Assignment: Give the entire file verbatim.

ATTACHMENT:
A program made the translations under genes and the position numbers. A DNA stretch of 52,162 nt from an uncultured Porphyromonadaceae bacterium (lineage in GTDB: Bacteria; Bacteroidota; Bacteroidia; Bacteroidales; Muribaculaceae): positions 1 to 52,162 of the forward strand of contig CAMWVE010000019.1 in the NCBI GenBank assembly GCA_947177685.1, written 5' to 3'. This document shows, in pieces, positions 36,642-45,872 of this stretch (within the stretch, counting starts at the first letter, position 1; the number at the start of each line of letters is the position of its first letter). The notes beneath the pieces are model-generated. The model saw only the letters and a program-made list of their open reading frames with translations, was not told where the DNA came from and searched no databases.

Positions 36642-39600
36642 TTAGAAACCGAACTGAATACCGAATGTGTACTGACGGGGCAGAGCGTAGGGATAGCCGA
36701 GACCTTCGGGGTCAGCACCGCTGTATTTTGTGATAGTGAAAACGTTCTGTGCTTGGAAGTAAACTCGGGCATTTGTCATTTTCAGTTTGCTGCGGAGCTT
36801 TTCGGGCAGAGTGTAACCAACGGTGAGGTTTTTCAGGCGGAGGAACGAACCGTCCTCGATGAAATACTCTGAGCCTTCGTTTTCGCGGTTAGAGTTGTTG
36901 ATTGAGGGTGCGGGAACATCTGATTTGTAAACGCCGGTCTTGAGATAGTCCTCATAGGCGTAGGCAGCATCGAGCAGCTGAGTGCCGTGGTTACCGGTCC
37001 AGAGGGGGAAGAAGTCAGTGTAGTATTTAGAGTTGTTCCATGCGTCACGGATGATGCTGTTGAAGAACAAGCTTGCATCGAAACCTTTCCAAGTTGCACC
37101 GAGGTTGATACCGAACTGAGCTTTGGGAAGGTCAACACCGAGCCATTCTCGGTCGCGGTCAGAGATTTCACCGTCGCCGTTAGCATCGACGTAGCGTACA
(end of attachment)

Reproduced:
A program made the translations under genes and the position numbers. A DNA stretch of 52,162 nt from an uncultured Porphyromonadaceae bacterium (lineage in GTDB: Bacteria; Bacteroidota; Bacteroidia; Bacteroidales; Muribaculaceae): positions 1 to 52,162 of the forward strand of contig CAMWVE010000019.1 in the NCBI GenBank assembly GCA_947177685.1, written 5' to 3'. This document shows, in pieces, positions 36,642-45,872 of this stretch (within the stretch, counting starts at the first letter, position 1; the number at the start of each line of letters is the position of its first letter). The notes beneath the pieces are model-generated. The model saw only the letters and a program-made list of their open reading frames with translations, was not told where the DNA came from and searched no databases.

Positions 36642-39600
36642 TTAGAAACCGAACTGAATACCGAATGTGTACTGACGGGGCAGAGCGTAGGGATAGCCGA
36701 GACCTTCGGGGTCAGCACCGCTGTATTTTGTGATAGTGAAAACGTTCTGTGCTTGGAAGTAAACTCGGGCATTTGTCATTTTCAGTTTGCTGCGGAGCTT
36801 TTCGGGCAGAGTGTAACCAACGGTGAGGTTTTTCAGGCGGAGGAACGAACCGTCCTCGATGAAATACTCTGAGCCTTCGTTTTCGCGGTTAGAGTTGTTG
36901 ATTGAGGGTGCGGGAACATCTGATTTGTAAACGCCGGTCTTGAGATAGTCCTCATAGGCGTAGGCAGCATCGAGCAGCTGAGTGCCGTGGTTACCGGTCC
37001 AGAGGGGGAAGAAGTCAGTGTAGTATTTAGAGTTGTTCCATGCGTCACGGATGATGCTGTTGAAGAACAAGCTTGCATCGAAACCTTTCCAAGTTGCACC
37101 GAGGTTGATACCGAACTGAGCTTTGGGAAGGTCAACACCGAGCCATTCTCGGTCGCGGTCAGAGATTTCACCGTCGCCGTTAGCATCGACGTAGCGTACA